There was a time, not so long ago, when getting your blog post on the homepage of Digg meant receiving more traffic in one day than your blog had seen all year. Remember when Twitter was simply a “micro blogging” platform where you'd tweet about your trip to the zoo or what you had for dinner? (Okay, perhaps that hasn't changed so much.) What about before your mom got on Facebook? That was back in the day, right?

Social Media Marketing: The Early Years

It used to be enough for a company to simply update their Twitter and Facebook pages every now and then. Social sites were used as a way to push your message and increase your following. Think back—how often did you participate in contests asking you to retweet a tweet, or like a Facebook page, for the chance to win a brand new iPad (or whatever the gadget du jour was)?

Remember, this was not all that long ago. However, we could argue that social media has been around for many, many years; remember Yahoo! profiles and build-your-own avatars, Internet Relay Chat (IRC), and user groups? These were all early forms of social media, but it wasn't until sites like MySpace and Friendster came around that we really started to understand the power of connecting people online.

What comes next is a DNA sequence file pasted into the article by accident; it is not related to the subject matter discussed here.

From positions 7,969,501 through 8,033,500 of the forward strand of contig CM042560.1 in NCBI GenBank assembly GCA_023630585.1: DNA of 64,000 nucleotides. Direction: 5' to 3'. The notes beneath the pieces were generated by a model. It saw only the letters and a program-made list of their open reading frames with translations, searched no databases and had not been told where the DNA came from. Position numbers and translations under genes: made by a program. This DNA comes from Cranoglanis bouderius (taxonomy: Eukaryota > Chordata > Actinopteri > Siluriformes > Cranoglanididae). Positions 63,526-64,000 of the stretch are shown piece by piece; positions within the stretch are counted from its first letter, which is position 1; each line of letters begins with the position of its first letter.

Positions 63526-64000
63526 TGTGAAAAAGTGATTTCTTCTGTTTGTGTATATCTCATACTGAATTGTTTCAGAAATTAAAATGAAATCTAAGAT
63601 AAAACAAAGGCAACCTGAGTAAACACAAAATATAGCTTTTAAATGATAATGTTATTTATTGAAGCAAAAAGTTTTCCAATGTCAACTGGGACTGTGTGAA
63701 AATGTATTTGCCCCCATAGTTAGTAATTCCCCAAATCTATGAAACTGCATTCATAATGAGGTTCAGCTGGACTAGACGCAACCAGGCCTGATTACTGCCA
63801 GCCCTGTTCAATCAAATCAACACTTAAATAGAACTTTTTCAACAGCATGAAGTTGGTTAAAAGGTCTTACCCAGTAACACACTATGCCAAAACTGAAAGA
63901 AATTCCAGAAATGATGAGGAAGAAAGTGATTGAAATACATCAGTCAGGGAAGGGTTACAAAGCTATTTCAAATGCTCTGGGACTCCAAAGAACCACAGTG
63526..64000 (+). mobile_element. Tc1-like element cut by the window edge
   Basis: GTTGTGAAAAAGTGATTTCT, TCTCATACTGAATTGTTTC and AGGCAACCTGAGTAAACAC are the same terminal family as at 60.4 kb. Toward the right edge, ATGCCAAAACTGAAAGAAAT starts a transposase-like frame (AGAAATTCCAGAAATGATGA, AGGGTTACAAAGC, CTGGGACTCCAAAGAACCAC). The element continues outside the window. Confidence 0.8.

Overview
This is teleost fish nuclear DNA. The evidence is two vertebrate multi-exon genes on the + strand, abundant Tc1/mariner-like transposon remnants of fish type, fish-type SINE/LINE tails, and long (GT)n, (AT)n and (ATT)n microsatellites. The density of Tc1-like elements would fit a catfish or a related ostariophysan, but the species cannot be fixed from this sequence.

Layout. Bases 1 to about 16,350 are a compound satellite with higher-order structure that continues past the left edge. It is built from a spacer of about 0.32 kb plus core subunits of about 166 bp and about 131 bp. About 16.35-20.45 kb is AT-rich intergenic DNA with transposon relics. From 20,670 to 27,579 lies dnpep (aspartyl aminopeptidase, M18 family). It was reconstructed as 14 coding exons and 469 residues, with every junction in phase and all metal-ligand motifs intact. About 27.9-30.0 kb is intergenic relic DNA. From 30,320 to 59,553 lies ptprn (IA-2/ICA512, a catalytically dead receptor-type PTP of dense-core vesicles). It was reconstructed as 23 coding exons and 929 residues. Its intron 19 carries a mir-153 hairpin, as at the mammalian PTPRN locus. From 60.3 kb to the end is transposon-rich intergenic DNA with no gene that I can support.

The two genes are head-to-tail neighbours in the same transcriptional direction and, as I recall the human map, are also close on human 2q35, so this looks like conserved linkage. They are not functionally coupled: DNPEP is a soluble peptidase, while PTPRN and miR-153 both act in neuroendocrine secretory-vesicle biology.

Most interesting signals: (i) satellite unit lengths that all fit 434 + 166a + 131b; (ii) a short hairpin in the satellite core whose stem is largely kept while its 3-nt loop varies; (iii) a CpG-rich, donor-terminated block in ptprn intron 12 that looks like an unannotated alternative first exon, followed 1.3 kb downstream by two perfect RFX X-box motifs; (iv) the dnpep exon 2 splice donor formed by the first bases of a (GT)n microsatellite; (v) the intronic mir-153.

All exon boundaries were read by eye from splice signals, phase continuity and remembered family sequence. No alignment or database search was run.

At some point along the way, marketers began to realize that social media was a great way to reach the masses. With more and more people flocking to Facebook, Twitter, LinkedIn, and countless other sites, marketers jumped ...

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